This week's book giveaway is in the Other Languages forum.
We're giving away four copies of Rust Web Development and have Bastian Gruber on-line!
See this thread for details.
Win a copy of Rust Web Development this week in the Other Languages forum!
  • Post Reply Bookmark Topic Watch Topic
  • New Topic
programming forums Java Mobile Certification Databases Caching Books Engineering Micro Controllers OS Languages Paradigms IDEs Build Tools Frameworks Application Servers Open Source This Site Careers Other Pie Elite all forums
this forum made possible by our volunteer staff, including ...
Marshals:
  • Tim Cooke
  • Campbell Ritchie
  • Ron McLeod
  • Liutauras Vilda
  • Jeanne Boyarsky
Sheriffs:
  • Junilu Lacar
  • Rob Spoor
  • Paul Clapham
Saloon Keepers:
  • Tim Holloway
  • Tim Moores
  • Jesse Silverman
  • Stephan van Hulst
  • Carey Brown
Bartenders:
  • Al Hobbs
  • Piet Souris
  • Frits Walraven

Why does this compile and not throw an exception until run-time?

 
Ranch Hand
Posts: 140
  • Mark post as helpful
  • send pies
    Number of slices to send:
    Optional 'thank-you' note:
  • Quote
  • Report post to moderator
Given the following code in the appropriate context, why does it compile and not throw a checked exception?
public synchronized void makeAppointment() {

it will compile but then throw an illegal argument exception at runtime because -1000 is an illegal argument. But the compiler can see that there is a -1000 in there right now, why does it still allow it to compile?
 
Ranch Hand
Posts: 348
  • Mark post as helpful
  • send pies
    Number of slices to send:
    Optional 'thank-you' note:
  • Quote
  • Report post to moderator
Mui,
IllegalArgumentException is a runtime exception, so it was checked at run time.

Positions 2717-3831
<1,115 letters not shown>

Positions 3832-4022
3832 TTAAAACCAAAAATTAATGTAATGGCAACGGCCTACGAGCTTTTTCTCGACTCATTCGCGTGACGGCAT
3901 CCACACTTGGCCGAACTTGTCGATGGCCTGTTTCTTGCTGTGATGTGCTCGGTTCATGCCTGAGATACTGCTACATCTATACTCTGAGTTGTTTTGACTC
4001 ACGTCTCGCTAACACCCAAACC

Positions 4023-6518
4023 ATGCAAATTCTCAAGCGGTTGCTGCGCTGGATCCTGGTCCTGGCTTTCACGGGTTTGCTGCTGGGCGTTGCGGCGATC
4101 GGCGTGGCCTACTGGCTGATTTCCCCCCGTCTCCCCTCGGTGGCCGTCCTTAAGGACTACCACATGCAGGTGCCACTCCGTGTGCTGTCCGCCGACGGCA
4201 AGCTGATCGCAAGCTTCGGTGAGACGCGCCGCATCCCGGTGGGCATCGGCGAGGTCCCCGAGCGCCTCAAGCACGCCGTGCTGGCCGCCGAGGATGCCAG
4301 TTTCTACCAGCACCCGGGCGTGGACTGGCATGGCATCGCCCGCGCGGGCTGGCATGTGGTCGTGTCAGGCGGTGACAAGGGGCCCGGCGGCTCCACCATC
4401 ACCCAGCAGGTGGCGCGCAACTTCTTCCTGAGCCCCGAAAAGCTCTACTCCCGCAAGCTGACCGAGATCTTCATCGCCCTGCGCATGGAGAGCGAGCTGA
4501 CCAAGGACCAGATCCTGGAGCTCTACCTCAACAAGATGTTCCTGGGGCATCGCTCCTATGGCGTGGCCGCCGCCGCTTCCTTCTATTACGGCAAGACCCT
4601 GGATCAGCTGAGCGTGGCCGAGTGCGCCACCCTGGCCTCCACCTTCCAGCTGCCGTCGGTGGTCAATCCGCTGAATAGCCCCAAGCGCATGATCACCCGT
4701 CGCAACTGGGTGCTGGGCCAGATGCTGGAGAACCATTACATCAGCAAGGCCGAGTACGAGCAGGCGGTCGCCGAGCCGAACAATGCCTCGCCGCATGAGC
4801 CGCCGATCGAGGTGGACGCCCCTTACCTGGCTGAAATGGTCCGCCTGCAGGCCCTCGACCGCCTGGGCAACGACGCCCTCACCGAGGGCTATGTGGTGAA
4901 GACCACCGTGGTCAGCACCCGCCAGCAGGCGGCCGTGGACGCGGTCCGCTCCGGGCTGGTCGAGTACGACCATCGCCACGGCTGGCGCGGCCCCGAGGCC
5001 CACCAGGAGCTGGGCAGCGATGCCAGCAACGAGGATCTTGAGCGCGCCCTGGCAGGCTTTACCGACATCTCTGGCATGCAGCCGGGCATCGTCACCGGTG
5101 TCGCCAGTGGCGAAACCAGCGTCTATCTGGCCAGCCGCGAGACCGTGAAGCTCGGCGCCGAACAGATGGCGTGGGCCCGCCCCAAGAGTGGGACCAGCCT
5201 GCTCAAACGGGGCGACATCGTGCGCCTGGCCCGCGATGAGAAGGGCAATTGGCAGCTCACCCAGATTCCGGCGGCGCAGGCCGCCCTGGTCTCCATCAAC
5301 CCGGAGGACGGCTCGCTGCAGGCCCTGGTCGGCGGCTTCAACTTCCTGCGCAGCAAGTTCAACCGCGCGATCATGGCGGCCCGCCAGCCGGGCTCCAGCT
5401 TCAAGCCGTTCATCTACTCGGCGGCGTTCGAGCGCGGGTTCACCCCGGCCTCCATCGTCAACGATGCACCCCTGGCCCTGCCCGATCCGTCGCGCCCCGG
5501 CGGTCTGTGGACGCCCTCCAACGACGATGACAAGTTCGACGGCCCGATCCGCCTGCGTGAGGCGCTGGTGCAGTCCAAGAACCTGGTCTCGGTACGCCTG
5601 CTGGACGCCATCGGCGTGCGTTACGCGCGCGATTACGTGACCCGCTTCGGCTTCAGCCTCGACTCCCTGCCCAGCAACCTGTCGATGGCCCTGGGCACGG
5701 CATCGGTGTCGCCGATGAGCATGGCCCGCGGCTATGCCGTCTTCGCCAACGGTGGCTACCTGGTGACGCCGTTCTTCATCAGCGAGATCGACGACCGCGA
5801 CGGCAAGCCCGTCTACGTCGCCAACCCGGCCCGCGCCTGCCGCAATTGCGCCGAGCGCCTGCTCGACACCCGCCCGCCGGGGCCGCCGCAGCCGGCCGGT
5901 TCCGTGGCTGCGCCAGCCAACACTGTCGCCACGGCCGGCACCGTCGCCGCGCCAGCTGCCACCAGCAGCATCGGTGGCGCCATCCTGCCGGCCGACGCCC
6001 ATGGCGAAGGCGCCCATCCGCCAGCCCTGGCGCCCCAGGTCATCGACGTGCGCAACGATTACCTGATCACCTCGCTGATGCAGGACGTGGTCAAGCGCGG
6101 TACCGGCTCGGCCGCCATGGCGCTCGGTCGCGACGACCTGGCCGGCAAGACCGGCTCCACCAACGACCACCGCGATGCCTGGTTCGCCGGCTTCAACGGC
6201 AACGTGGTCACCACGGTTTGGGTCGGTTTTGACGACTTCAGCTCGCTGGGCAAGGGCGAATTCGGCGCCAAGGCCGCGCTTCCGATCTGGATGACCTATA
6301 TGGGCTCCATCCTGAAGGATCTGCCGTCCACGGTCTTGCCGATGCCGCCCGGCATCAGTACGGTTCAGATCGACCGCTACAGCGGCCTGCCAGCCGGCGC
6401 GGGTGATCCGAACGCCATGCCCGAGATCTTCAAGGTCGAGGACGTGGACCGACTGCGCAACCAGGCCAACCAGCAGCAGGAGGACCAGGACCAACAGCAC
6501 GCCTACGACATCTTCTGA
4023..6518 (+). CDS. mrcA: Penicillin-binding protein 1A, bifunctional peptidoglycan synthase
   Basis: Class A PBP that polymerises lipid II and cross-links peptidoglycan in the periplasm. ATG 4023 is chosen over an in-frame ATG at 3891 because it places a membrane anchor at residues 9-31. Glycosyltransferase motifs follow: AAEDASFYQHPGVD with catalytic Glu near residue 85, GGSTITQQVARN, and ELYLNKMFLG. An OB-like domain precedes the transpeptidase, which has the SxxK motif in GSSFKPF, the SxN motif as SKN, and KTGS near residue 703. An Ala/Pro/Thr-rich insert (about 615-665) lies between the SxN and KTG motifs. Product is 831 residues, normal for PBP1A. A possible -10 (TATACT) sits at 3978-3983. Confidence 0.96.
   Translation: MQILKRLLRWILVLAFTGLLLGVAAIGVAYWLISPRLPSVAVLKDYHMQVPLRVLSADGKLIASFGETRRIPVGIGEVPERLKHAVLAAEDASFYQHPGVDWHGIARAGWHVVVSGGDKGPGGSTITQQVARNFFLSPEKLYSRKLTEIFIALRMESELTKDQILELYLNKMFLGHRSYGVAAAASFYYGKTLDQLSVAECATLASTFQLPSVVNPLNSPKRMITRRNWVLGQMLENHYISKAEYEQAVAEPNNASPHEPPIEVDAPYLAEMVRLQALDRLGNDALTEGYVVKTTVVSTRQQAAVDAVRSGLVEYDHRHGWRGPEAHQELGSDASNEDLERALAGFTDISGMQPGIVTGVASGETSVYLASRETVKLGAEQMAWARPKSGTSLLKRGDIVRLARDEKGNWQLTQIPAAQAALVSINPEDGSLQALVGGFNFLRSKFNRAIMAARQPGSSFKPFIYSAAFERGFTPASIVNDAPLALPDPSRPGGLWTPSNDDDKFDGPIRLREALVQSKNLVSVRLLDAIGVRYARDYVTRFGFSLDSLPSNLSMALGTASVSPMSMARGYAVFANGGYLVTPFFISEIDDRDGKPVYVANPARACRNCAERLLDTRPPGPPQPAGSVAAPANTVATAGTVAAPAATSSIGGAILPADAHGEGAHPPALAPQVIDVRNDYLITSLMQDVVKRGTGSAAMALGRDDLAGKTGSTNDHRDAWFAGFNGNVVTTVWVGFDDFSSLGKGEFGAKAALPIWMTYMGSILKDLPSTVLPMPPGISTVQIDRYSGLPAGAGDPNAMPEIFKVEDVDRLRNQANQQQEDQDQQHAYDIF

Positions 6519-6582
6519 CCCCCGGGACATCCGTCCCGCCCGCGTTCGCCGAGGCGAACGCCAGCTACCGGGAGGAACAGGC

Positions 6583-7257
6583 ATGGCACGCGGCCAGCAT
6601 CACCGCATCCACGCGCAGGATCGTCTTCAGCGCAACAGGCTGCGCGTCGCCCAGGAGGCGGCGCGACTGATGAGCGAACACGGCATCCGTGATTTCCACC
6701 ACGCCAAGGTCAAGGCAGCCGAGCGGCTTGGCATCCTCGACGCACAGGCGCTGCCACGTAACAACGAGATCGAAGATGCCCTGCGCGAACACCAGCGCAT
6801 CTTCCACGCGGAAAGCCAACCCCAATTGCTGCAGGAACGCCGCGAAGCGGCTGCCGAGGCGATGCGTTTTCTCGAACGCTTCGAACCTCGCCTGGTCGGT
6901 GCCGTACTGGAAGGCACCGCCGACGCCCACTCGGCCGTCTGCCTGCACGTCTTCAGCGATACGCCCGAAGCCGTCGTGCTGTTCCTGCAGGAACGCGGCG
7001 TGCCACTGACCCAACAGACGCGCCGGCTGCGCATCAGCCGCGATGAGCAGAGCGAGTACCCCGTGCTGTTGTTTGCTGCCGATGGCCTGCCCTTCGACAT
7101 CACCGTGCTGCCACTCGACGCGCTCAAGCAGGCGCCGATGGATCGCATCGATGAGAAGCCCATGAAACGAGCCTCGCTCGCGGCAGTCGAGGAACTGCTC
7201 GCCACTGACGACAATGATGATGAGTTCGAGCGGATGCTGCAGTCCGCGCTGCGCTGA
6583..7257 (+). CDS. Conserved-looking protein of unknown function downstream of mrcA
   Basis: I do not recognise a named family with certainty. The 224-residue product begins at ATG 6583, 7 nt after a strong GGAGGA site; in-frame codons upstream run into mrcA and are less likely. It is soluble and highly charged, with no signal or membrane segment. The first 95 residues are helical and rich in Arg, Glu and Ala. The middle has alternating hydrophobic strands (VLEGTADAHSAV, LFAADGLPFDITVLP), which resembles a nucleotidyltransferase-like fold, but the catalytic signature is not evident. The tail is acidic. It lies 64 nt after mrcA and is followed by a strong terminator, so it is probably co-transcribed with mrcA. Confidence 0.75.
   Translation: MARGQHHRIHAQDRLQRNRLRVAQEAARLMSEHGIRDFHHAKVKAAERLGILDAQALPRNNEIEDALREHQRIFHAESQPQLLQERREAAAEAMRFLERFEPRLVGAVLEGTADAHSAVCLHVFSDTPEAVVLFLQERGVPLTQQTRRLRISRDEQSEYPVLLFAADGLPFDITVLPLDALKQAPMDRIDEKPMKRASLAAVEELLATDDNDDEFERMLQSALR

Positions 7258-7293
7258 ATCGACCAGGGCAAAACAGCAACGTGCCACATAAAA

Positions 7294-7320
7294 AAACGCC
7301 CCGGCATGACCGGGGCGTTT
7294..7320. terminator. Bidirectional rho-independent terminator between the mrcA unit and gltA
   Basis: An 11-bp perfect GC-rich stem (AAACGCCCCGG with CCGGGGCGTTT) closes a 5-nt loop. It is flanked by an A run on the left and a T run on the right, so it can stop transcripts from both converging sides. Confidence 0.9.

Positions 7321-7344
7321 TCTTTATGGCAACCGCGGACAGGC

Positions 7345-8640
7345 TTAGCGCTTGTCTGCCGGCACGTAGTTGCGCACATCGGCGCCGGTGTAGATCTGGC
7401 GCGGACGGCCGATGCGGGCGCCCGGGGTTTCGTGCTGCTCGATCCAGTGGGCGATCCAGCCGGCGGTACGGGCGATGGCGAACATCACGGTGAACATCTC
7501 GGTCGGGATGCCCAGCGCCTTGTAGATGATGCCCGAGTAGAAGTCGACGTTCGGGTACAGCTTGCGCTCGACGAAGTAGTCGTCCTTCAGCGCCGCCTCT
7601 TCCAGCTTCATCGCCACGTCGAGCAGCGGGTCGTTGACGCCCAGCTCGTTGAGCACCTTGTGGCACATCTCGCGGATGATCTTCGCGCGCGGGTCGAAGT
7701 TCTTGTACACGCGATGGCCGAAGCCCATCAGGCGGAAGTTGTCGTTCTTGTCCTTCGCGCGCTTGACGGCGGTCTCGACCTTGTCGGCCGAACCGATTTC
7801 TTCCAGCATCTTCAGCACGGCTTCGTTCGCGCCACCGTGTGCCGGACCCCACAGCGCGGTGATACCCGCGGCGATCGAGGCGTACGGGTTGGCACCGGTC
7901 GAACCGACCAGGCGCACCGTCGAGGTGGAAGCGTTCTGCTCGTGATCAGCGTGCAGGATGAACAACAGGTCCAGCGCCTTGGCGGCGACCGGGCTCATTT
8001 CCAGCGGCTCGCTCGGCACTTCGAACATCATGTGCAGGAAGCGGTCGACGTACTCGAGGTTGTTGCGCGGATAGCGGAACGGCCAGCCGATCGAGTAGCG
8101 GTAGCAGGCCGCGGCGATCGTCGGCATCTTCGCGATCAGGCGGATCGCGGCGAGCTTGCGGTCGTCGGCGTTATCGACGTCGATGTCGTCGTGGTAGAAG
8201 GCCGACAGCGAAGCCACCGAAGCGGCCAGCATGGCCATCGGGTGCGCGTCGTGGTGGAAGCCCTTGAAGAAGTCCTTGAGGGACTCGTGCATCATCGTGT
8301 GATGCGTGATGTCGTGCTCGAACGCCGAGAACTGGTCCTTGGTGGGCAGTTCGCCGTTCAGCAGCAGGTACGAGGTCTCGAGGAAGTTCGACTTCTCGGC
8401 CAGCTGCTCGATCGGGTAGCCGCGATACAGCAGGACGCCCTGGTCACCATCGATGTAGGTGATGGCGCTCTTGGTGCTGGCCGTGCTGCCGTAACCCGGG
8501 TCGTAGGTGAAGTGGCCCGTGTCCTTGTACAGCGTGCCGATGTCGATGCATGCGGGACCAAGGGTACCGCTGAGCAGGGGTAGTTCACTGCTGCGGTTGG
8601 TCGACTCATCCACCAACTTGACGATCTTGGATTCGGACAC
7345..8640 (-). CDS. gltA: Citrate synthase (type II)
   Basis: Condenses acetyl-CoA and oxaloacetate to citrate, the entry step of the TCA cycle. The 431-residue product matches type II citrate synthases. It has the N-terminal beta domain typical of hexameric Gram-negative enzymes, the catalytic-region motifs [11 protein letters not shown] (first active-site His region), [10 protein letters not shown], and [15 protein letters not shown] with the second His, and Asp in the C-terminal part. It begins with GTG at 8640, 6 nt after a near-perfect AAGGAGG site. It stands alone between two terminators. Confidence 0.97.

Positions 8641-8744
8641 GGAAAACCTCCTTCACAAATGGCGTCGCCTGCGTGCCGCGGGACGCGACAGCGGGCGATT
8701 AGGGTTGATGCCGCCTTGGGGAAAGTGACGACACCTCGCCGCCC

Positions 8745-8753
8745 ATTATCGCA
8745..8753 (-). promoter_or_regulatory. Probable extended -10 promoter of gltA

Wilson Mui
Ranch Hand
Posts: 140
  • Mark post as helpful
  • send pies
    Number of slices to send:
    Optional 'thank-you' note:
  • Quote
  • Report post to moderator
I guess what i meant is wait(-#) is not a valid call, because wait can't take a negative number. I'm just wondering why the compiler would let this compile. It is like me calling a function
test(double d) when only test(int i) exists. I mean the compiler can see that during compilation, how does one determine when an error should be caught at compile-time or run-time, other than memorizing all errors. The reason I ask is because, usually there is some logic in determining these things, so if you understand the logic you can usually not have to memorize everything. As that is the case for me this time. It just doesn't make sense to me, but probably only because I don't understand the logic, so if somebody can explain that I would greatly appreciate it. Thanks.
 
chi Lin
Ranch Hand
Posts: 348
  • Mark post as helpful
  • send pies
    Number of slices to send:
    Optional 'thank-you' note:
  • Quote
  • Report post to moderator
Mui,
In human-sense, wait(-1000) is definitely not a valid call,
however, compiler allow this because -1000 is a
valid parameter to wait(long); (-1000 certainly fit as a long). so it does not complain.
-> try wait(-1000.0) will be different
When it comes to runtime, JVM relaizes -1000 is not valid number, then IllegalAugumentException was thrown.
HTH
[ April 28, 2003: Message edited by: chi Lin ]
 
WHAT is your favorite color? Blue, no yellow, ahhhhhhh! Tiny ad:
Building a Better World in your Backyard by Paul Wheaton and Shawn Klassen-Koop
https://coderanch.com/wiki/718759/books/Building-World-Backyard-Paul-Wheaton
reply
    Bookmark Topic Watch Topic
  • New Topic